This week my oldest son took part in his last Pinewood Derby race. For those unfamiliar with the Boy Scout program, the Pinewood Derby is a challenge done in the Cub Scout years (Boys from 8-10) where a small car is cut out from a block of pine and raced down a track.
Now I might as well be upfront with you and let you know this race is my least favorite thing about the Cub Scout program. And it’s not because I don’t like competition— please, I live and breathe on the stuff—it’s because the cars are supposed to be made by the boys but very few of them are. You have grown men, fathers, carefully plotting their designs for perfect balance and aerodynamics. Doing all they can to dominate this race, and beat the man standing next to them in the gym. Seeing the over-the-top creations they bring, I doubt most of the boys even touched the block of wood. This is something my husband and I refuse to do. It called the Cub Scout Pinewood Derby not the “Daddy” Pinewood Derby.
Every year, my son designed the car he submitted for the race, and it looked like it. The paint jobs weren’t perfect and they were far from aerodynamic, but they were his. I was proud of that. But unfortunately, every year he lost. In fact, he had never won a race.
This year he planned for weeks—drawing up dozens of possibilities. “I just need to win one race,” he told me as we readied to leave our house the night of the Derby.
“I’m sure you will,” I reassured him as every mom does. But, I was wrong. Like a one-two knockout punch, he lost both of his double elimination races that night.
After the second one, he ran from the gym. I chased him into the hall, ready with my consoling-mommy-words-of-comfort, but like catching the tail of a viper, he turned on me and struck.
“Just one race,” he said with bitter tears running down his face. “If you would have made my car, I could have won one race.”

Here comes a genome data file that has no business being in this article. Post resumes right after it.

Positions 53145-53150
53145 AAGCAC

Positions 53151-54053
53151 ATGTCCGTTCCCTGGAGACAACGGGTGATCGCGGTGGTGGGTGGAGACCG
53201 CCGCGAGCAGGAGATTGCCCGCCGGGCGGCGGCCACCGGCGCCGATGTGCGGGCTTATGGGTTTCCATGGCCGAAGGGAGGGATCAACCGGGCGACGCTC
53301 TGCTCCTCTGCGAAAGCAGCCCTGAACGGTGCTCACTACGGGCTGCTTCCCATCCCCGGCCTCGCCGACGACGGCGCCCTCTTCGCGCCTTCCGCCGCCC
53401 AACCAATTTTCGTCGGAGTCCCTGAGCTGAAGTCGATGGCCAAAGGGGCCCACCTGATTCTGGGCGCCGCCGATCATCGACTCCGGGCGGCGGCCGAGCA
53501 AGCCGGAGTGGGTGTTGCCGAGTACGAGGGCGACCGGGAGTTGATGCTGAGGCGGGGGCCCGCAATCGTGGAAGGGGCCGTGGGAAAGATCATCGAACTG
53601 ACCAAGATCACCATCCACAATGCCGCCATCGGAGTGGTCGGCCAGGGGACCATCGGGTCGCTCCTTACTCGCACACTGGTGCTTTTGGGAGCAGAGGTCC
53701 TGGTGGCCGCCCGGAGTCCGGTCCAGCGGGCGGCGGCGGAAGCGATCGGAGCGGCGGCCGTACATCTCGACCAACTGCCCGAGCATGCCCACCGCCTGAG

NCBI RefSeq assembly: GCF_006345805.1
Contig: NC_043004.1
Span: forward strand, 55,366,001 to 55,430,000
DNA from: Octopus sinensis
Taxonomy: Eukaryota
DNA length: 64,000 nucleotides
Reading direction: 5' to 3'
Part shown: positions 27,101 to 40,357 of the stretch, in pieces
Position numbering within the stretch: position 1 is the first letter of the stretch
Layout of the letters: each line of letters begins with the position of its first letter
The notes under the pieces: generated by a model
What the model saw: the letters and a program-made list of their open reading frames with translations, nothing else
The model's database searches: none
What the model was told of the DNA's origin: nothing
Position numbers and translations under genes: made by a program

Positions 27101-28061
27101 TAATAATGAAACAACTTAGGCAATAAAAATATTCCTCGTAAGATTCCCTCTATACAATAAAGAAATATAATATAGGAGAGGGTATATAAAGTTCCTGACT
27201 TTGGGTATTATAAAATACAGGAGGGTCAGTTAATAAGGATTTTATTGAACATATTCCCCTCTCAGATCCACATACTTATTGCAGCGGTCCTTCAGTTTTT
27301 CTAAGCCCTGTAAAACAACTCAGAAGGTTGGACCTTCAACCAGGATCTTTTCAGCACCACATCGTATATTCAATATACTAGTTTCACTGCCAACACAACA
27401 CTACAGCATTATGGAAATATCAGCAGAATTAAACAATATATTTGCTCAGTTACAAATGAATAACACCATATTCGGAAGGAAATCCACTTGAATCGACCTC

The fangs of his words pierced my heart. As a parent, we want our children to be happy. Yet, here he was accusing me of intentionally sabotaging him. In that moment, I wanted to march back into the gym and smack the crap out of every father hovering over the racetrack. But it would have been a waste of energy, they do not believe making the cars for their sons is wrong. And I couldn’t tell my son the race didn’t matter, because to him it had, it’s why he was there.
I swallowed the lump in my throat and put my arm around my son. “Maybe you’re right. Maybe if Daddy and I had made your car it might have won a race, but you still wouldn’t have won anything, because the car wouldn’t have been yours. I know loosing sucks…” sucks so bad, it’s the suckiest thing we experience in life if you ask me “…But win or lose what really matters is the how. You did it right. You played by the rules. That’s the most important part.” Though, sometimes, it’s the hardest lesson to accept when all you’re asking for is ‘Just one race’—even for me.
Look, you’re right, you shouldn’t build the car for him, but next year google some easy tips you can mention like lubricant for the axle and simple principles of physics like inertia and acceleration. Honestly, my son built his own car but we applied some science and mechanics together and both learned a lot; even about each other.
His car did well and he even came up with ideas to make it better next time. I’m all too familiar with the “it’s not winning but how you play the game” crap, but if I’m contending I’m figuring out how to win; just shy of the “ends justify the means.”
Agree or not, sometimes the hare does win the race.